One of the books I ordered earlier this month when I went through my file of books I wanted to read is Homeschooling on a Shoe String by Melissa L. Morgan and Judith Waite Allee.
There were a lot of great ideas - especially for families who are just starting out with homeschooling and/or who have younger children. There were some chapters about teens and homeschooling through high school which was good since that's the stage of homeschooling I'm in now.
There were quite a few things I want to remember:
- Set limits on volunteer jobs. Don't allow leadership activities for your church, your homeschool support group, or other organizations to have a detrimental effect on your family.
- Expect diminishing returns when you have too many activities. Too much is as bad as (probably worse than) not enough.
- Look at opportunities to volunteer at the library (e.g., shelving books, assisting with story hour).
- Create a unit study incorporating 4-H curriculum.
- Learning a language (Sophia is learning French - so I've used that language as an example):
- Locate native speakers of French by asking ministers, priests, and nuns for referrals.
- Suggest that our homeschool group sponsors a French heritage night, and publicize the event.
- Attend a church service in French.
- See if there's a radio station that broadcasts in French.
- Look for music events in French.
- See if there are French festivals or events.
- An artist-mentor, such as a potter, painter, or photographer, may be willing to allow a responsible and eager young person to be his or her "shadow" for a day or for a few hours.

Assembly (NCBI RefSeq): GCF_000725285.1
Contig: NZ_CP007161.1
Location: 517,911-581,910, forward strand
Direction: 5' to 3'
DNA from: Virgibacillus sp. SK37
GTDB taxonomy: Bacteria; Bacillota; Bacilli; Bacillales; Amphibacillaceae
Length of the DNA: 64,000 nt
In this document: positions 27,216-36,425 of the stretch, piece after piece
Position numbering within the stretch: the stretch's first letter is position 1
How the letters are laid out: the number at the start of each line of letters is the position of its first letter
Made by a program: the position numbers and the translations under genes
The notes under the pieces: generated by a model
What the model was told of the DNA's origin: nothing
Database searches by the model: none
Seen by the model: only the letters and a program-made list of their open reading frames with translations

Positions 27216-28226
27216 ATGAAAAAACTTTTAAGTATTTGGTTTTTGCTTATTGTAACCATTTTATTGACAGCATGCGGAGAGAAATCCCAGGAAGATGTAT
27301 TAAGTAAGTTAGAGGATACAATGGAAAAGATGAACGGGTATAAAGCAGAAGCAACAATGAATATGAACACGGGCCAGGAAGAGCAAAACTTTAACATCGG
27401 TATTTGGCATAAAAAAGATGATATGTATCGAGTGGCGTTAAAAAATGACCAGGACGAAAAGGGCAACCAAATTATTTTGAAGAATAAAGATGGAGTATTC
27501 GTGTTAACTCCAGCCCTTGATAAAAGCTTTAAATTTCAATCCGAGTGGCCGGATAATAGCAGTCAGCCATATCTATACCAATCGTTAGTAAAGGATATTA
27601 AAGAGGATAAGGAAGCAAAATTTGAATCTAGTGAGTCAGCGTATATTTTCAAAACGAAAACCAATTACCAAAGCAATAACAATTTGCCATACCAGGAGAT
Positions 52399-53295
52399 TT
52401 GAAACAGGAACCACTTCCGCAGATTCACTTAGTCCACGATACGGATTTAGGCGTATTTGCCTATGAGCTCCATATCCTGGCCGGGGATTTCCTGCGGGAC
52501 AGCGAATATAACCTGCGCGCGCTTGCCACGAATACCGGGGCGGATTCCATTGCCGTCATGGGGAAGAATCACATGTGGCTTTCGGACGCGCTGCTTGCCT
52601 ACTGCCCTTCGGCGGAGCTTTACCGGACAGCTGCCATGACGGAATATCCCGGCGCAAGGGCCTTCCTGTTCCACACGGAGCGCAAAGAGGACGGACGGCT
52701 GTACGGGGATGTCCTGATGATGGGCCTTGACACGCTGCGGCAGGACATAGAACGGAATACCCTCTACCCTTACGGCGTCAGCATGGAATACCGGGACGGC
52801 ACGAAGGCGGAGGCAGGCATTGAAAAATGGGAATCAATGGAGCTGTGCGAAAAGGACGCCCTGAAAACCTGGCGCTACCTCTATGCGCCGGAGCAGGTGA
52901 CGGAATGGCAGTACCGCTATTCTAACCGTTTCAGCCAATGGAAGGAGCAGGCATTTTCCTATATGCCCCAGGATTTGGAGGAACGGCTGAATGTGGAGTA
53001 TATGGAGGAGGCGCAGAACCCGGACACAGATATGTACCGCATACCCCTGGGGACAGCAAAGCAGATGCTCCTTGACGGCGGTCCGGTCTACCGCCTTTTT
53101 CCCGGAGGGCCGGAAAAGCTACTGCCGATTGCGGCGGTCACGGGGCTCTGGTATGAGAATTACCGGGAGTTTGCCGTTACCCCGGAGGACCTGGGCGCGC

- College art departments sponsor events that are open to the public.
- Hobby groups can be a free, or nearly free, source of expertise. Some groups could be:
- explore an interest in astronomy or chess.
- share a love of books (e.g., mysteries, historical fiction).
- learn about archeology or hunt for rocks and fossils.
- celebrate a heritage (e.g., Chinese).
- Look into programs such as Friendship Force, Inc. which is designed to help people from different countries (including teens) form friendships through short home visits, exchange visits, and volunteer work.
- Create volunteer opportunities based on the teen's interest and the non-profit's needs.
- Have the teen ask for one-day apprenticeship. This could lead to a part-time job. At the minimum, it will give the teen a chance to see what different jobs are like and ask what preparation she needs for a career that interests her.
- Do internships - investigate careers in much more depth.
- A teen doesn't have to find a job - she can invent one.
- Tutoring younger children.
- Growing and selling potted herbs or other specialty plants.
- Money Magazine publishes an annual guide to colleges including cost comparisons (usually in their September issue). The list may include free, or almost free, colleges.
- Buy an inexpensive blank book and begin a journal. Write your hopes, dreams, and thoughts for your child. When your child is old enough, give her the journal as a gift of caring and time, a little piece of her parents to keep forever. You can also keep a blessings book for each child to record events over the years for which she is grateful.
- A Jewish proverb says that when you teach your son, you teach your son's son. Homeschooling is one way for your children to learn to think independently, creatively, and with your values as their foundation. What you teach your children today can make a real difference in the world for generations to come.
Some books to order:
- How to Make Money Performing in Schools: Definitive Guide to Developing, Marketing, and Presenting School Assembly Programs by David Helflick. Some presenters recreate history by performing a character as someone fro ma different time period.
- How to Write Your Own Low-Cost/No Cost Curriculum by Borg Hendrickson.
- All the Best Contests for Kids by James Bergstrom.
- The Internet University: College Courses by Computer by Cape Software.
- Homeschooling for Excellence by David and Micki Colfax.
- The Complete Scholarship Book: More than 5,000 Scholarship and Grant Resources by Student Services.